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I think I'm having a problem making a sourdough starter.

I'm using the technique from King Arther Flour

I started with 113g of whole wheat flour and 113g of water.

Every day, I retained 113g of the starter and added 113g of AP flour and 113g of water.

On the third day I started doing that twice a day.

After a week, I went back to once a day.

It seems to be fermenting. It gets bubbly, has a fruity, sour, floury smell.

The trouble is, it is extremely thin. Like crepe batter thin.

It bubbles, but doesn't "double in size" because it's really really thin. It doesn't look like any of the pictures.

What am I doing wrong?

Edit to answer questions in comments:

I'm in Manhattan and it's been very warm lately. With air conditioning, I would guess room temperature is mid to upper 70s. Maybe warmer.

I guess the flour is coarse. I no longer have the packaging, but it's just whole wheat flour from the supermarket. Probably Gold Medal.

The starter doesn't rise at all. It's too thin to hold any kind of structure. It does bubble and what not, and develops a layer of hooch. There is clearly fermentation happening. There's activity within an hour of feeding.

The water is just cool water from the tap. It's NYC water with absolutely no chemical smell.

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    What temperature is "room temperature" where you are? – LightBender Jul 23 at 20:03
  • What kind of whole wheat flour are you using? Is it coarse? – GdD Jul 24 at 7:17
  • In addition to the temperature and type of flour, how long does it take to rise? maybe there's just not enough yeast yet to rise a lot. What water temperature are you using? – Luciano Jul 24 at 13:30
  • Whole wheat flour is not the same as AP, at least not in my neck of the woods – Luciano Jul 26 at 5:43
  • @LucianoThe recipe says to start initially with whole wheat, then use AP for the feedings. – Misanthrope Jul 27 at 11:25
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Actually, reading further on the link you provided I found this:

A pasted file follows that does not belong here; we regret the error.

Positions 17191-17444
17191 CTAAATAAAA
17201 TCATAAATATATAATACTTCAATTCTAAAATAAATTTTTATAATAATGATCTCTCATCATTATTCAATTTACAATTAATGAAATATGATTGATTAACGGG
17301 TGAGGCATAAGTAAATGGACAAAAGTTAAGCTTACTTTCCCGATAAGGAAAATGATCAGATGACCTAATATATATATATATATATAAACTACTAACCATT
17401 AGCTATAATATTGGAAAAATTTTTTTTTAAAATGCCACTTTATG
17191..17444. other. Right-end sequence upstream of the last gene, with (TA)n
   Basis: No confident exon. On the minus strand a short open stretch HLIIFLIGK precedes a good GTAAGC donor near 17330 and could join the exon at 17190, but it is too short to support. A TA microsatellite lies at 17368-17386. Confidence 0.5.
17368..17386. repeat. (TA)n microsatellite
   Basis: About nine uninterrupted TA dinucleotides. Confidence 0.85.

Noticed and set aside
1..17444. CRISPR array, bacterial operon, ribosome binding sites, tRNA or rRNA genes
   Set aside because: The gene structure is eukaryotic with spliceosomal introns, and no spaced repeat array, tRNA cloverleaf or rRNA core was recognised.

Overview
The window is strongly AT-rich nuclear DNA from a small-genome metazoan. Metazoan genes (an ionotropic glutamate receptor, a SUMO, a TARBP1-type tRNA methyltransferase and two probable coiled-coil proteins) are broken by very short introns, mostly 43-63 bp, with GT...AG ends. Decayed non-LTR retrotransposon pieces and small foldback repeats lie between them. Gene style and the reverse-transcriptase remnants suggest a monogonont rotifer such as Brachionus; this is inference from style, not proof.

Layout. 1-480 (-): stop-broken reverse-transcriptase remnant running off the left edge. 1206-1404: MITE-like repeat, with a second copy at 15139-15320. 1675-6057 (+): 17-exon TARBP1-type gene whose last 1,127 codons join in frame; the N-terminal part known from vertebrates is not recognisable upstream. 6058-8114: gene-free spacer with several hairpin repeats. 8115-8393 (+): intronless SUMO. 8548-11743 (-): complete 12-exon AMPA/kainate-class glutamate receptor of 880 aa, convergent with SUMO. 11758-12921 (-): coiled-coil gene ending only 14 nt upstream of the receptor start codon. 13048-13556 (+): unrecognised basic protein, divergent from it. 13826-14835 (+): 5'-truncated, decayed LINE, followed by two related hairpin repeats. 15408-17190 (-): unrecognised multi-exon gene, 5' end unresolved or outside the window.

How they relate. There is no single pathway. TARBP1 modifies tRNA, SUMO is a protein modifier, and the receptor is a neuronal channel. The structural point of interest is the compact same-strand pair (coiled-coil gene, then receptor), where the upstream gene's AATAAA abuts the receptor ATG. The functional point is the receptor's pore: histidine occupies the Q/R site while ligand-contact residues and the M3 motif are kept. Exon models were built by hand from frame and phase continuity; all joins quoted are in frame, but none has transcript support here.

Why does this starter begin with whole-grain flour? Because the wild yeast that gives sourdough starter its life is more likely to be found in the flora- and fauna-rich environment of a whole-grain flour than in all-purpose flour. What if all you have is all-purpose flour, no whole wheat? Go ahead and use all-purpose; you may find the starter simply takes a little longer to get going. Also, if you feed your starter on a long-term basis with anything other than the all-purpose flour called for here, it will probably look different (thicker or thinner, a different color) and act differently as well. Not to say you can't feed your starter with alternate flours; just that the results may not be what you expect.

So perhaps your starter is just thinner because you're using AP flour. If you can, try to add rye or whole wheat to your feedings. That should make the starter stronger.

Another thing I'd try is to wait longer between feeding and check the starter's behaviour: how long does it take to rise? How much does it rise? Start feeding after the peak (when it starts going down) and see if that changes the behaviour. If you see hooch it's past feeding time, try to feed your starter sooner.

You can also try using less water (instead of 100% hydration lower it to 80%) maybe there's not enough gluten to keep a strong structure at a higher hydration level.

In any case, make sure you use water that is warm enough (24-30ºC) and be patient! It might take longer to get your starter stronger (it took me 2-3 weeks the first time, with the wrong kind of flour).

| improve this answer | |
  • AP flour is specifically what's called for in the procedure. And the starter doesn't rise. It's too thin to have any kind of structure. – Misanthrope Jul 24 at 15:50
  • Seeing your edit I added a note about hooch, try to feed your starter before hooch forms. – Luciano Jul 26 at 5:41

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